Bradley’s Buzz: The Big 12 adds Colorado, putting the ACC on notice

Credit: AP file photo/David Zalubowski

Credit: AP file photo/David Zalubowski

The Colorado Buffaloes are making a triumphant return to the conference they jilted, and who can blame the Big 12 for getting giddy about their return? In a dozen seasons as a Pac-12 member, Colorado won big and often and …

Wait one second.

(Checks notes.)

Um … Colorado was 27-76 in Pac-12 league play. It had two winning seasons. One was the COVID year, which saw the Buffs go 4-2. The other was in 2016, when Georgia Tech alum Mike MacIntyre guided Colorado to 10-4 and was named national coach of the year. He was fired two years later.

Colorado is coming off a 1-11 season. It’s among the worst Power 5 programs. Why do we care about CU? One reason is because Deion Sanders – Coach Prime – now works there. The bigger reason is that its latest bit of conference-hopping prompts the inevitable question: Who’ll hop next?

No sooner had Big 12 commissioner Brett Yormark issued a two-word statement regarding the Buffs – “They’re back” – did Chris Nee of Noles 247 report that Florida State is “actively” looking to leave the ACC. This came after an ACC Kickoff gathering that saw commissioner Jim Phillips tell ESPN his league “would absolutely be open to expansion.”

There’s no longer a Power 5. The SEC is set to welcome Texas and Oklahoma; the Big Ten awaits the arrival of USC and UCLA. The leagues rank 1-2 if you’re asking Greg Sankey, 2-1 if you’re going by TV payout. The Pac-12, which just lost Colorado and hasn’t announced its TV package and has left San Diego State hanging, is a fading fifth.

The fight is for third place. The Big 12 landed a $2.3 billion media deal with Fox and ESPN through 2030. The ACC is locked into a 20-year contact with ESPN that has 13 years to run. That deal spawned the ACC Network, no small thing, but has come to seem outdated.

If not for then-commissioner John Swofford’s move to lock all ACC schools into a grant of rights, there’d no longer be an ACC as we know it. The grant of rights means a program that relocates must hand its new TV money to its old conference – through 2036. The grant is dandy if you’re the ACC. It’s a ball and chain if you’re Florida State.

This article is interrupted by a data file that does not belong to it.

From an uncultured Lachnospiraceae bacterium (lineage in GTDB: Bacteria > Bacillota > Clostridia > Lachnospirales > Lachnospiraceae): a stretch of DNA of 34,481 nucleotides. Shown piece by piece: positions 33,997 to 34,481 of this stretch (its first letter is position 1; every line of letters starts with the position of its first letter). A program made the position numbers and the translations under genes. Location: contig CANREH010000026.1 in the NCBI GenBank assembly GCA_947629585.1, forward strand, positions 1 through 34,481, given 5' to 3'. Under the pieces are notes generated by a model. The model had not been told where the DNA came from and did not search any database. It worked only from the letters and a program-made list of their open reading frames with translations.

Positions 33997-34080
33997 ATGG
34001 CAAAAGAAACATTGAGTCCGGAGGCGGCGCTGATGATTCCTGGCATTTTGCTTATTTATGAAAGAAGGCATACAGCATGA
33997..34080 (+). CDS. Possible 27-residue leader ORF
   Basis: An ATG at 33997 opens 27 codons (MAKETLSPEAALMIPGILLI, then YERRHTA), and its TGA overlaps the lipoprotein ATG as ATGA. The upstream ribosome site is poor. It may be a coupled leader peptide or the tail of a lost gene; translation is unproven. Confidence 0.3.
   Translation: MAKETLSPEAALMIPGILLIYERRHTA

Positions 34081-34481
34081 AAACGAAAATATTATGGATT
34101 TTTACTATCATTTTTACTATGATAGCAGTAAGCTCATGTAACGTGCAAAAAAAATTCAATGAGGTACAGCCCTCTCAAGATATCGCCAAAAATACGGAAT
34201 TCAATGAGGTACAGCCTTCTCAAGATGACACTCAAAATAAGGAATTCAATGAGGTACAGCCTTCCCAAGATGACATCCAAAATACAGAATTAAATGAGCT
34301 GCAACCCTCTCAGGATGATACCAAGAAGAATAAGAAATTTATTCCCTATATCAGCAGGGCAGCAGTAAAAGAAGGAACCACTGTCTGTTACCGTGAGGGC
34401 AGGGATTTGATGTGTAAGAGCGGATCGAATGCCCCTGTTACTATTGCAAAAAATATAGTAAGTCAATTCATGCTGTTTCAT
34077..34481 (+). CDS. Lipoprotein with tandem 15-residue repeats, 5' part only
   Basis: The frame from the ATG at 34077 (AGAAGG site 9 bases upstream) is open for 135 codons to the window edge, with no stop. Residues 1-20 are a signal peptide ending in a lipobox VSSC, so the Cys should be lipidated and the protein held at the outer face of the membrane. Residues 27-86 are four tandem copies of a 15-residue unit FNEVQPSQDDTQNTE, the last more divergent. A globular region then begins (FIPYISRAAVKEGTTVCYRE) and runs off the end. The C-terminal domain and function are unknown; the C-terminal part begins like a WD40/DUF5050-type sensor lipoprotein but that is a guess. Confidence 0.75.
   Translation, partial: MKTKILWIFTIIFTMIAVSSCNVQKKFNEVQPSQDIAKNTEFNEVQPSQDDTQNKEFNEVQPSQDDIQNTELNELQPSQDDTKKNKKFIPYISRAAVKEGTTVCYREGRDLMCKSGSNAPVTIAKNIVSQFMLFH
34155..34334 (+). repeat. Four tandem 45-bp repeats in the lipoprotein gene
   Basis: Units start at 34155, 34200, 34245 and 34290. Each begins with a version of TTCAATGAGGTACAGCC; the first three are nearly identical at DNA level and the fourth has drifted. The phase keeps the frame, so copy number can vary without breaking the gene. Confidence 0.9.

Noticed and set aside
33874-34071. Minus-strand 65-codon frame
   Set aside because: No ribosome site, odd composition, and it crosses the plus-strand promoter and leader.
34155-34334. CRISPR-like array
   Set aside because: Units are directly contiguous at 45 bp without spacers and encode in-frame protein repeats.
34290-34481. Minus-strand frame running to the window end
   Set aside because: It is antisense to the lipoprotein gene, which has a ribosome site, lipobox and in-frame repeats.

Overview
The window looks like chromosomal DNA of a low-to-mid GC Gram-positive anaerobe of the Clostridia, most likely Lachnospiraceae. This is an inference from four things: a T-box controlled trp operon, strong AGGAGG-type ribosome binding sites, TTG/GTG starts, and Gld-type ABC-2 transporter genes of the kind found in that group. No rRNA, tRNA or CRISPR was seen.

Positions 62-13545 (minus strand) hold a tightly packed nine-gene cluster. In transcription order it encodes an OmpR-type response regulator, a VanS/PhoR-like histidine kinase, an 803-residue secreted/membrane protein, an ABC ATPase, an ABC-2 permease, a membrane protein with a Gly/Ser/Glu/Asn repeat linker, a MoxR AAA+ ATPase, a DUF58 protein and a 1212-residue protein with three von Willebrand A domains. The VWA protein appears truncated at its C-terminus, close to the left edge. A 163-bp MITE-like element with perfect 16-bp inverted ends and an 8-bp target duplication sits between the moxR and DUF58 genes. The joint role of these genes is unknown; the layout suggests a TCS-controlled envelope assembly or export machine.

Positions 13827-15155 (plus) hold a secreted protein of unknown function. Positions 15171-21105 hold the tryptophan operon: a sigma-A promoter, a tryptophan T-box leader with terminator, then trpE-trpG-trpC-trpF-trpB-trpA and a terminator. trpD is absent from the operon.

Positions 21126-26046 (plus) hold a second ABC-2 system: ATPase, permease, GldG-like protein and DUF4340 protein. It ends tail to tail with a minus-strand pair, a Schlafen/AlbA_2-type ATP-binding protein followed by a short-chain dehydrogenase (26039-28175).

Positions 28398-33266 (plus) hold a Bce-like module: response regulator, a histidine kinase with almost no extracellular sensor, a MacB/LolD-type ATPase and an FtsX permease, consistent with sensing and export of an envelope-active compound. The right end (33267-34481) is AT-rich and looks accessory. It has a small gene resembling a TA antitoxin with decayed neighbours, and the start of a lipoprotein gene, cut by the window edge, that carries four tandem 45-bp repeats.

Some ACC member will challenge the grant of rights in court. It’s hard to imagine a signed contract being abrogated because one party says, “We changed our mind.” But that’s why lawyers exist.

In May, it was learned that seven ACC programs – FSU, Clemson, Miami, North Carolina, N.C. State, Virginia and Virginia Tech – were angling for a redistribution of wealth, surely music to the ears of those at Duke and Georgia Tech. The best Phillips could do was a “success initiative” for making the College Football Playoff and suchlike. Maybe that will placate the Seminoles, who are poised to get good again. But placate them for 12 years?

With its new TV money and the re-poaching of Colorado, the “open-for-business” Big 12 – even as it bids a petulant farewell to Texas and OU – has nosed ahead of the ACC in the scramble to become the third-biggest league. The Pac-12 commissioner has become such a pitiable figure that Colorado AD Rick George felt moved to offer faint praise: “George Kliavkoff is doing as good a job as he can do.”

Having reduced the Pac-12 by one, the Big 12′s move could sink the listing league once and for all. It could pursue Washington or Oregon, Arizona or Utah. It could pursue all four. That would stretch the Big 12 from Morgantown, W.Va., to the Puget Sound, but conference expansion long ago left geographic constraints in the dust. (The Big Ten will range from the Jersey Shore to the Santa Monica Pier.)

Why is Colorado a big deal? Because conference expansion is a zero-sum game. The Pac-12 lost, meaning the Big 12 won. The Big 12 got bigger, which puts the ACC on the clock. But who wants to join a league where half the membership wants more?

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